You like 'American Idol,' but will you love 'The X Factor?'
Posted by Patrick Brown
As we now all know, this is Simon Cowell's last season on "American Idol." After this season, he'll be leaving to start up his own show, also on FOX, called "The X Factor." According to Monday's reporting, the show will air in the fall, so you'll be able to enjoy both "American Idol" and "The X Factor" without the two shows competing directly against each other.
Cowell has been running and judging "The X Factor" in the UK for six years, and the big advantage for him is that he will not just be a judge on the new show, but will be a producer (which really means even bigger bucks to him).
You know you like "Idol," but will "X" be better? What do we actually know about this new show set to debut in 2011?
I'm a huge fan of British pop music (most of the time the satellite radio in my car is locked on BBC Radio One). Over the past few years I've noticed that every December the DJ's start to go crazy for "The X Factor." Every interview ends with a question about who is going to win. Of course, it was all sort of a remote curiosity to me, since I didn't really have any idea what the show was about.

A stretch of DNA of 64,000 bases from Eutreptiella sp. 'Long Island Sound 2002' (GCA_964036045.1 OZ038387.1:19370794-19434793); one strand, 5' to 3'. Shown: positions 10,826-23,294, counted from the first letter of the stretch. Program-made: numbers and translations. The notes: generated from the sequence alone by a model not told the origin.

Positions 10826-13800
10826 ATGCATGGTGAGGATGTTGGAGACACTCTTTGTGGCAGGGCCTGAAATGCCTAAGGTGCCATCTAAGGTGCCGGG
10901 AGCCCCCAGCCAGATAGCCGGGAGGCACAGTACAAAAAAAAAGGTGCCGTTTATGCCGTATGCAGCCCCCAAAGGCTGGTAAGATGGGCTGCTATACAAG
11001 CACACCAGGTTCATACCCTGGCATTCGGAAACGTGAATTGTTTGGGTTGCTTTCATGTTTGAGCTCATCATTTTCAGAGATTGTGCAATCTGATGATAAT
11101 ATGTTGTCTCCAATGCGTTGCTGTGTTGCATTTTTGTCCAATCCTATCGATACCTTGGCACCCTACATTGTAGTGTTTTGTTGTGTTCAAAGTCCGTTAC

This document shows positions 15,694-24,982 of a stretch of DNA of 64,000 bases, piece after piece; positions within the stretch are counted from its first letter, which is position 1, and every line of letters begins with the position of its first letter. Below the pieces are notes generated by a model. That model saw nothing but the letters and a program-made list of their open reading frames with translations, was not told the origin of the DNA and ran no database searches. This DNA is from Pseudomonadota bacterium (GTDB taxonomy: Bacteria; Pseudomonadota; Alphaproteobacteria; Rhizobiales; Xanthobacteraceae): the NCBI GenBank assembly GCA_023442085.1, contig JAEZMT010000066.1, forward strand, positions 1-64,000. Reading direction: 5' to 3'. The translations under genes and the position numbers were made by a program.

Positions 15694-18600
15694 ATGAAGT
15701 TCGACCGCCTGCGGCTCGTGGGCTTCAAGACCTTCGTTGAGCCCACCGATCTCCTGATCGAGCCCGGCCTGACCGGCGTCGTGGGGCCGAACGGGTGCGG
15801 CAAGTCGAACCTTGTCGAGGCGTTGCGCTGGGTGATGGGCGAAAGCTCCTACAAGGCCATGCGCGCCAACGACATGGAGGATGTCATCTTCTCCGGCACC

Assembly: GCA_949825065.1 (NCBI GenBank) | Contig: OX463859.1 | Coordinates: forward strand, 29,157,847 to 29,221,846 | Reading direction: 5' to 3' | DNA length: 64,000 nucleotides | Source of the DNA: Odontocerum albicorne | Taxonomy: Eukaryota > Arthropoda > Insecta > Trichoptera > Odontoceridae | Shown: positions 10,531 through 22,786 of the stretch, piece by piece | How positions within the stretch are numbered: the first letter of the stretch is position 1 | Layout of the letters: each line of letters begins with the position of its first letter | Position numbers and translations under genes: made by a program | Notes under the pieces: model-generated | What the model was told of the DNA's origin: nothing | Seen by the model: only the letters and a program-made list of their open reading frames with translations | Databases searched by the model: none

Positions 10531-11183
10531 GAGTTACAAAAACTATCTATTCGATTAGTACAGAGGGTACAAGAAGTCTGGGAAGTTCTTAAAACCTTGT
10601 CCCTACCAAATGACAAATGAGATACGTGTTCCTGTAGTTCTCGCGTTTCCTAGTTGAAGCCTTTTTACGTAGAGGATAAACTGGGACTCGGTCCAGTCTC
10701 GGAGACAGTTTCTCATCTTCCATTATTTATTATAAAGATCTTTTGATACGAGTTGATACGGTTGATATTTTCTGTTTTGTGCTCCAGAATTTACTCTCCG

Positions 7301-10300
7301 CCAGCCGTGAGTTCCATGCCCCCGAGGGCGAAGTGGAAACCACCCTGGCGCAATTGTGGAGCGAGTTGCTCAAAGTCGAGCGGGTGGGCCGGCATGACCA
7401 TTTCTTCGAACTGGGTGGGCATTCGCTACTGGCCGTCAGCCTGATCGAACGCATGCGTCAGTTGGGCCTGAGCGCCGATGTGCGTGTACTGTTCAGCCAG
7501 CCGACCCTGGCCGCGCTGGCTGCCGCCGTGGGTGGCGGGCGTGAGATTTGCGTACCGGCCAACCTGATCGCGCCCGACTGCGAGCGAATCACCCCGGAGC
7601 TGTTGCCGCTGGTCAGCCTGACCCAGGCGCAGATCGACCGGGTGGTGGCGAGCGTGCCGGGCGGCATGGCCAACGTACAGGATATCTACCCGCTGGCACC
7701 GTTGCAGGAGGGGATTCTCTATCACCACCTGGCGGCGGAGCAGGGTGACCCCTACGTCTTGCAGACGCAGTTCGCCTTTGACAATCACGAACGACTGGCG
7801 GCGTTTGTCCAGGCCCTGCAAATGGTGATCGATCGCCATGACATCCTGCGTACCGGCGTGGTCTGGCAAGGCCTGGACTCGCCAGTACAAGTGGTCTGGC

After doing a little research, I've found some key differences between "Idol" and "X." I think there will be room for both shows in America's collective hearts, and I think "X" will be a great addition to the TV schedule on this side of the pond.
Assuming you already know the main rules of "Idol," I thought I'd point out some "X" facts that look interesting. Of course these are the rules as they work in the UK — who knows how Cowell will tweak the format here. Thanks to Wikipedia for most of this information — check that link out to learn more then you'd ever want to know.
- On "The X Factor," there are no age restrictions. Groups can also qualify. Before the finals, the acts are segregated into groups. For last season the groups were: men aged 16-24; women aged 16-24; everyone older then 24; and bands.
- After the groups are segregated out, each of the judges is assigned a group to mentor. For the rest of the competition, the judge works day to day with their group. As the finals approach, the judge/mentor becomes the advocate for the winner of their group. In most seasons, the judge/mentor of the final winner has become the manager of said winner.
- The most successful champion of "The X Factor" so far is Leona Lewis who won in 2006. The 2009 winner's name is Joe McElderry (seen in the clip above).
- "The X Factor" in UK runs in autumn, finishing the week before Christmas. It sounds like the American version will run at the same time. Will Simon be able to do both the U.S. and UK shows simultaneously?
So what do you think? Will you dump "Idol" and jump on "X"? Is there room in your heart for two blockbuster talent shows? Or are you staying with your "first love" and not giving the new kid on the block a second look?